The House of Lords did go on to reason that the employer was liable for damaging the future employment prospects of an employee by running a corrupt business because this breached a mutual obligation of trust.
I disagree. The least cost avoiders are unfortunately the employees in each of these cases. Allowing them to sue because the employer runs an illegal and corrupt business does not create much of an incentive to quit such a business when you start sniffing something bad.
Under the Coase theorem, the least-cost avoider in any situation is the party that can achieve a given reduction in damage or risk of damage at the lowest cost (in dollar terms). Guido Calabresi in his book The Costs of Accidents (1970) argues that it is still efficient to hold companies liable that produce greater wealth:
In the real world, where people cannot negotiate costlessly, there may be collective action problems of those who caused a nuisance, for instance by smoke emissions from a factory to many neighbouring farms, and so getting together to negotiate effectively can be difficult against a single polluter because of coordination problems. If it is efficient for the farmers to pay the factory to reduce its emissions, some of those farmers may hold off paying their fair share, hoping to get a free ride. The factory may be in a better position to know what measures to take to reduce harm, and can be the cheapest avoider, illustrating Coase’s argument.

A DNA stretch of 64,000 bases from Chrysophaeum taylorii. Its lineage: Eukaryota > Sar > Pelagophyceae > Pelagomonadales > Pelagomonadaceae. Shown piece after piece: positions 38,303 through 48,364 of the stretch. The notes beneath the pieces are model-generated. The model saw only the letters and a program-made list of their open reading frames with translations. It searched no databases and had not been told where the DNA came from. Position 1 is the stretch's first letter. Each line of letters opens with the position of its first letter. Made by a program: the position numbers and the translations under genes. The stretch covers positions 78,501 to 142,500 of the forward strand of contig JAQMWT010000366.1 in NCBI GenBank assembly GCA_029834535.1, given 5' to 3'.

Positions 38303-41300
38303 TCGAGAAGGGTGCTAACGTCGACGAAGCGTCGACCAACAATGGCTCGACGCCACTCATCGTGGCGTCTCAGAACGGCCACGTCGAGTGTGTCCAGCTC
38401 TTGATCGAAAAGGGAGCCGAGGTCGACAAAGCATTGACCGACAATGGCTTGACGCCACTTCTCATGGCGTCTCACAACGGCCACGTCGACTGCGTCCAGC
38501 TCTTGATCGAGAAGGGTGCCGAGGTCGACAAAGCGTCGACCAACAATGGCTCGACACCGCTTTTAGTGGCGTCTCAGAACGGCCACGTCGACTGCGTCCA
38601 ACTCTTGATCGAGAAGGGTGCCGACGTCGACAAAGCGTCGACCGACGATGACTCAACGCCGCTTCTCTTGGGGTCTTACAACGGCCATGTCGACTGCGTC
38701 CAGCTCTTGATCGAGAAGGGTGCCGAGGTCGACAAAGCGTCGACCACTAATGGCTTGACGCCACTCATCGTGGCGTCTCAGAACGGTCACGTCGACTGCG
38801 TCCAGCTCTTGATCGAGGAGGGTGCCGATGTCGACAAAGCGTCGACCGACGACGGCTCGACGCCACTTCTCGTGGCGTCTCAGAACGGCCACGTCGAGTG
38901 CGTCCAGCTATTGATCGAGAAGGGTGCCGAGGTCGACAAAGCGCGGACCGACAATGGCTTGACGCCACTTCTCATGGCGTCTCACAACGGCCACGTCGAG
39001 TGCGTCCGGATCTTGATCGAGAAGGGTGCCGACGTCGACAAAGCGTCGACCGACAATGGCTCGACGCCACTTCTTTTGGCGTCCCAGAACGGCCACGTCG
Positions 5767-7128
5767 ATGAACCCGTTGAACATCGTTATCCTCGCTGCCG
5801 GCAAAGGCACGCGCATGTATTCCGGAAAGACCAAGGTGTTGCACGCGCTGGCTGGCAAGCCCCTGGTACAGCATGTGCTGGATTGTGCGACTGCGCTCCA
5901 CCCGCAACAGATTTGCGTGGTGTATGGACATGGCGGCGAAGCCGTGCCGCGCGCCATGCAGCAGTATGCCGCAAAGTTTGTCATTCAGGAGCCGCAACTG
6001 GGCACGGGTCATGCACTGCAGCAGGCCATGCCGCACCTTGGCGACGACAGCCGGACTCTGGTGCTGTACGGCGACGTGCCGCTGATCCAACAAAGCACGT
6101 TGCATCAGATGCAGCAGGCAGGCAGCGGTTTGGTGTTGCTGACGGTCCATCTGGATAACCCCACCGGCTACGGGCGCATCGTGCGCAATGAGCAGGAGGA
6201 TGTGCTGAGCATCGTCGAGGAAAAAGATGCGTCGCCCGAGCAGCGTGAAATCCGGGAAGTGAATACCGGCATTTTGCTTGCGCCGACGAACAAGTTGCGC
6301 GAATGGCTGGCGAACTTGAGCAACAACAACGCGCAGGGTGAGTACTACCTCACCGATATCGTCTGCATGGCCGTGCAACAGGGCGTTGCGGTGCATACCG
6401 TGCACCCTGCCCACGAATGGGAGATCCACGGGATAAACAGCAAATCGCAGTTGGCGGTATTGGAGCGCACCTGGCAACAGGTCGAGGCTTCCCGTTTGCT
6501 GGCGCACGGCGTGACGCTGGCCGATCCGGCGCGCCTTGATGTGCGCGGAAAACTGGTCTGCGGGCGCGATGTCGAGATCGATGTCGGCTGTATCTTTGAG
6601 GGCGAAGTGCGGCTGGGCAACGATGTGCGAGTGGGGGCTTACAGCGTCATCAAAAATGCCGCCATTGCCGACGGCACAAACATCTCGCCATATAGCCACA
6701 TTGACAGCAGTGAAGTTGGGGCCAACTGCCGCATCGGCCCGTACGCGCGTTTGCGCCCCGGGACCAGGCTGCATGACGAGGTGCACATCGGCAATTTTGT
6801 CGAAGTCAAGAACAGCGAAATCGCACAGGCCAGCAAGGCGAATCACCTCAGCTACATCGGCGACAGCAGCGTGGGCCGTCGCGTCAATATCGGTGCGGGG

Yes, some people will not know that there is a corrupt business out the back. Others will have suspicions and therefore should have reasons to move on. They should not be rewarded for sticking around when they can smell something amiss. Employees should pay attention.
In this video from 1981, David D. Friedman lists some unresolved problems with libertarianism and also tells some funny stories about Ludwig von Mises, Murray Rothbard, and Ayn Rand. In general, he thinks that libertarians are too confident in their ability to answer all real world problems given the current state of libertarian ethical theory. For anyone interested in the fundamentals of libertarianism, this video will be a lot of fun.
TL;DW: First, he is concerned that there is no pre-defined rule for quantifying the kind and quantity of punishment and restitution that is appropriate in response to crimes.
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Today’s Quote of the Day comes from pages 7-8 of Ronald Coase’s 1988 book The Firm, the Market, and the Law [emphasis added]:
Markets are institutions that exist to facilitate exchange, that is, they exist in order to reduce the cost of carrying out exchange transactions. In an economic theory that assumes transaction costs are nonexistant, markets have no function to perform and it seems perfectly reasonable to develop the theory of exchange by an elaborate analysis of individuals exchanging nuts for apples on the edge of a forest or some similar fanciful example.
Many readers of Coase (including economists!) misunderstand him. This is evident in the improperly named Coase Theorem (it’s improper in that it’s not a theorem). In fact, Coase is so often misunderstood, he felt compelled to write the book this quote is from to clarify his point! Coase is often understood to say that…